Mikel Arteta fielded a strong side in his first European game as Gunners boss, but they struggled to break their opposition down for much of the game.
Alexandre Lacazette couldn’t put Arsenal ahead in the first half, despite being played in by Gabriel Martinelli.
The Frenchman made amends decisively later on, though, tapping in from close range in a game where chances were few and far between.
Here are five things we learned from tonight’s game.
Lacazette is capable of playing through poor form
Eighteen-year-old Martinelli set up a wonderful chance for Lacazette in the first half. The Lacazette of a year ago would have probably buried it. This one, low on confidence having scored one in his last nine, finished meekly wide. In the second period, when sent through, he looked desperately for a foul when a shot was on in the box.
The Frenchman is clearly not without talent, but has also been a problem for Arsenal. Many suggested he could do with a spell out of the firing line for his own benefit, but also for his side’s. Pierre-Emerick Aubameyang has always been a more reliable source of goals and destructive threat for oppositions to handle, and arguably should be treated as such by his manager.
But Lacazette, to his credit, kept making runs and eventually took his clearest chance when presented with it by Bukayo Saka. Lesser players might have hid completely.
Guendouzi-Arteta relationship thaws
Matteo Guendouzi did not make the Arsenal bench as Mikel Arteta’s side thrashed Newcastle 4-0 last Sunday, but the Frenchman started away in Greece. The duo’s relationship reportedly soured during a recent trip to Dubai, as the 20-year-old midfielder allegedly rowed with Arteta and his coaching staff both on the training ground, and later at the team hotel.
Although Lucas Torreira was out injured and Mesut Ozil left at home for personal reasons, Arteta could still have opted for Dani Ceballos or Ainsley Maitland-Niles in the middle, both of whom started on the bench.
Guendouzi was industrious, visibly putting in a shift off the ball throughout his 90 minutes on the pitch. It wasn’t a vintage performance, and Joe Willock caught the eye more, but it will have been enough to go some way to returning to Arteta’s good books as the season nears its climax.
Arteta is taking the Europa League seriously
With an important match against Everton coming up on Sunday, Mikel Arteta could have been forgiven for rotating his side. Ole Gunnar Solskjaer rested David De Gea, Fred, Bruno Fernandes and Aaron Wan-Bissaka as Manchester United drew 1-1 with Club Brugge earlier this evening.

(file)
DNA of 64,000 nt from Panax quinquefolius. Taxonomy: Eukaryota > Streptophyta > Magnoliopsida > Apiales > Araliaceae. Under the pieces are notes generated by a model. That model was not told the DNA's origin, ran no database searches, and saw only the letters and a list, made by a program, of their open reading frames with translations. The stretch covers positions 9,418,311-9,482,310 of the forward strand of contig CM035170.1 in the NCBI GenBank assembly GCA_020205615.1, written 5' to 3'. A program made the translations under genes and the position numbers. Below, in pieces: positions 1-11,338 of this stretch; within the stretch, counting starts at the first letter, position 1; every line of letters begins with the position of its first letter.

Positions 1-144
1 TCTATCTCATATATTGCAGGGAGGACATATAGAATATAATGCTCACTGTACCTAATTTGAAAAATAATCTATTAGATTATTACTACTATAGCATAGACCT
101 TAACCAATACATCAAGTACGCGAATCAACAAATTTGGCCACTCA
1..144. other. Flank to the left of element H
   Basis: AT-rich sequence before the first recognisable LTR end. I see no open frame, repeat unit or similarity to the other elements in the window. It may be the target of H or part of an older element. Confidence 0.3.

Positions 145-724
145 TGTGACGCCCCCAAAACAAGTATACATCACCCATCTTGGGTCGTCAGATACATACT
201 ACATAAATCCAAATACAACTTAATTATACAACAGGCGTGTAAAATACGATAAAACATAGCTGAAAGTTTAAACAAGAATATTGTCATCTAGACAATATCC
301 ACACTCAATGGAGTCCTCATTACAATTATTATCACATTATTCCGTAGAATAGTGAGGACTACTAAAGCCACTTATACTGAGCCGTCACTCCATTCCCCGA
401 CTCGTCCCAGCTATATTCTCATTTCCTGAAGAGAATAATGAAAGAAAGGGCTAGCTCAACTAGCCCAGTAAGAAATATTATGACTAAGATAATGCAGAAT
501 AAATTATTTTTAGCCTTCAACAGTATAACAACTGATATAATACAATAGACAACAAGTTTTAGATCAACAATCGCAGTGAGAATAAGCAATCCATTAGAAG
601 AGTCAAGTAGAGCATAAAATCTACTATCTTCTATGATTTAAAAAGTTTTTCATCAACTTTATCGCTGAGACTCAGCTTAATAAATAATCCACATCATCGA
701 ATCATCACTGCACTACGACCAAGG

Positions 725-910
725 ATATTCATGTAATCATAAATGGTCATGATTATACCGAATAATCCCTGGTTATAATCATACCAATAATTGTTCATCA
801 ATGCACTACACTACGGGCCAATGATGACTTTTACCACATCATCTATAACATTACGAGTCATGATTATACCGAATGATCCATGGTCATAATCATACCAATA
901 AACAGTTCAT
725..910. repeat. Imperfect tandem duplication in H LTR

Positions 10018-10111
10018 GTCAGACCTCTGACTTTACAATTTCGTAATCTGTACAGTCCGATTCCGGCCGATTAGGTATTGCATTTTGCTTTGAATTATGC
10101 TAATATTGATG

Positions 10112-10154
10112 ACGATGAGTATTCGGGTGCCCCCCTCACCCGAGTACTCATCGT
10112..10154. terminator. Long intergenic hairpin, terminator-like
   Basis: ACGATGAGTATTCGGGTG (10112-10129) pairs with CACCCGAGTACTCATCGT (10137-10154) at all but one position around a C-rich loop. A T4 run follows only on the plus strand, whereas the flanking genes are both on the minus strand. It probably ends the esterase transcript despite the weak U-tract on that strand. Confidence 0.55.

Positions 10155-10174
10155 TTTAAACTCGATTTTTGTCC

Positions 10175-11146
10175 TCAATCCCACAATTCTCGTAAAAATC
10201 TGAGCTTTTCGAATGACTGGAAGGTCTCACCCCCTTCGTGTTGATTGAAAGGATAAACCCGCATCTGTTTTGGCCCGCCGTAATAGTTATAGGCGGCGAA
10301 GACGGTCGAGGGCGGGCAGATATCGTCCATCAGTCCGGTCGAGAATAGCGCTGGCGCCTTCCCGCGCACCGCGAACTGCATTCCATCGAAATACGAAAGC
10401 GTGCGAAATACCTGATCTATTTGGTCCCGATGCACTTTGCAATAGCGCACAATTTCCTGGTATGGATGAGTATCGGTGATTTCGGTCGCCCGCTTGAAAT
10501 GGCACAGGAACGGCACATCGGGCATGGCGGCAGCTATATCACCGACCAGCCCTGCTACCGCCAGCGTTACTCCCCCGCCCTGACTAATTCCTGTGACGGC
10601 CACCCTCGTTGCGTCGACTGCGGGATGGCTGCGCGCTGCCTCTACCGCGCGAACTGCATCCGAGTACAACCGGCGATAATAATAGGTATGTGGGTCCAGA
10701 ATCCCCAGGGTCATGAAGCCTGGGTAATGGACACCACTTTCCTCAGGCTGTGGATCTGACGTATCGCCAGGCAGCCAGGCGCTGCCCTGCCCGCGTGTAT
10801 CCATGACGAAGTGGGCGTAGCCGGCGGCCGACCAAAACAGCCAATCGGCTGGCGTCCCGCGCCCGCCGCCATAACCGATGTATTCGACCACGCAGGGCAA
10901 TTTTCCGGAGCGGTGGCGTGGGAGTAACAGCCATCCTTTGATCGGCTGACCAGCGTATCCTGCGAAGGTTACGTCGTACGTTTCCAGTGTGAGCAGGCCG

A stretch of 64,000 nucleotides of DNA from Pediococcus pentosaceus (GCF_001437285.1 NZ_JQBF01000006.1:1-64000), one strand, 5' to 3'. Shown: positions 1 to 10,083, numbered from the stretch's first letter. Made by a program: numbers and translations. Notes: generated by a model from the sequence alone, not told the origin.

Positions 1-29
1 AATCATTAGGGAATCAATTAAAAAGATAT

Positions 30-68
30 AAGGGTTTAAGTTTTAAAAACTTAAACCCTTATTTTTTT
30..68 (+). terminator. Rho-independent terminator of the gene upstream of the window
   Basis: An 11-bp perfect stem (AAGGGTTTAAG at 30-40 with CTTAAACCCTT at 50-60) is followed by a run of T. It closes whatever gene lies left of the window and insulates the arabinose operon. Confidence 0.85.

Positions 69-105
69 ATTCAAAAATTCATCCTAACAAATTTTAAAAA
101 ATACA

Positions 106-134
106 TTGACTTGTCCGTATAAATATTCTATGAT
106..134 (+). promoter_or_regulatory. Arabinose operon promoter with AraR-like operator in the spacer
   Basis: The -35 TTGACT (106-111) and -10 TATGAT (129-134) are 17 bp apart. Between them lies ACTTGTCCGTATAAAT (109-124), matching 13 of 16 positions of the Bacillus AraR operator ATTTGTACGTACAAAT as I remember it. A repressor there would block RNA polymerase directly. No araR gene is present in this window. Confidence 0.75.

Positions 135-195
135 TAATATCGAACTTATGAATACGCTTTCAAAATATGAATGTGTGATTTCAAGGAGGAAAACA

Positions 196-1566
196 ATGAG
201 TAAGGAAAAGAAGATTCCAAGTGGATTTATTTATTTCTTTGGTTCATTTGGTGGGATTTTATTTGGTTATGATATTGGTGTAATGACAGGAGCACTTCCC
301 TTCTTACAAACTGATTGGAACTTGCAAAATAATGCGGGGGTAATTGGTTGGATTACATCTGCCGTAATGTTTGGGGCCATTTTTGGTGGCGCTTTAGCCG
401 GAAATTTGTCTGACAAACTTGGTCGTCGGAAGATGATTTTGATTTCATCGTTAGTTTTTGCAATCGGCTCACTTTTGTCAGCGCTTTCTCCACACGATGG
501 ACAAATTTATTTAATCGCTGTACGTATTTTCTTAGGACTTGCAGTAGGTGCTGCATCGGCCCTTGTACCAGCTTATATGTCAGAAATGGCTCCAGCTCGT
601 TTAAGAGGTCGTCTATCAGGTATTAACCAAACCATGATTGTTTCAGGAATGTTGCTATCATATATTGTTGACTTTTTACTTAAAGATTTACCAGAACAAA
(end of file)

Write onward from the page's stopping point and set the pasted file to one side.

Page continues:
But instead the Spaniard picked near enough a first-choice starting XI, even including goalkeeper Bernd Leno, who has historically watched this competition from the sidelines. This was Arteta’s European bow as a manager, and the first real indication of how seriously he will take Europe’s second-tier competition.
The answer seems to be ‘very’, and understandably so. Arsenal are among the favourites to win the tournament, which will see them qualify for next year’s Champions League if they do so. With the Gunners currently sitting 10th in the Premier League, and few serious threats dropping down into the competition from the Champions League group stage, that’s not an opportunity to be sniffed at.
Arsenal are resolute again on the road
Arsenal have won one game away from home in the Premier League since the opening day of the season, at strugglers West Ham. The Gunners’ vulnerability on the road has been a long-term fundamental issue stretching back to Arsene Wenger’s time as manager.
Olympiacos’ Karaiskakis Stadium generates a fearsome atmosphere and those fans had seen their team win their last eight in a row at home. The hosts had plenty of joy early on, but Arsenal remained resilient under pressure.
That speaks to a change of mentality, even in the formative stages of Arteta’s time at the Emirates. His side are understandably not yet fully formed in the former midfielder’s image, but are doing a lot of the basics better when challenged.
They ultimately secured a win that did not always look likely on a potentially tricky night in Greece.
Valbuena can still roll back the years
Matthieu Valbuena has always been a curiously enigmatic footballer. Standing at less than five-and-a-half feet tall, he has invariably had the ability to define games or be lost within them. In the first five minutes alone, it was the 35-year-old, born just two years after Arteta, causing Arsenal a multitude of difficulties. Valbuena tested Leno with a volley that displayed a typical surfeit of technique, then later put in a perfectly taken ball that could have easily provoked an opener. He was a consistent thorn in makeshift right-back Sokratis Papastathopoulos’ side, as Olympiacos looked to regularly attack down their left, and nearly helped open the scoring with a curling free-kick that Leno spilled late on.
In an eclectic career, Valbuena has bounced from France to Ukraine and back, before heading for Turkey then Greece, all the while still capable of technical wizardry. He proved tonight that he’s as skilful as ever.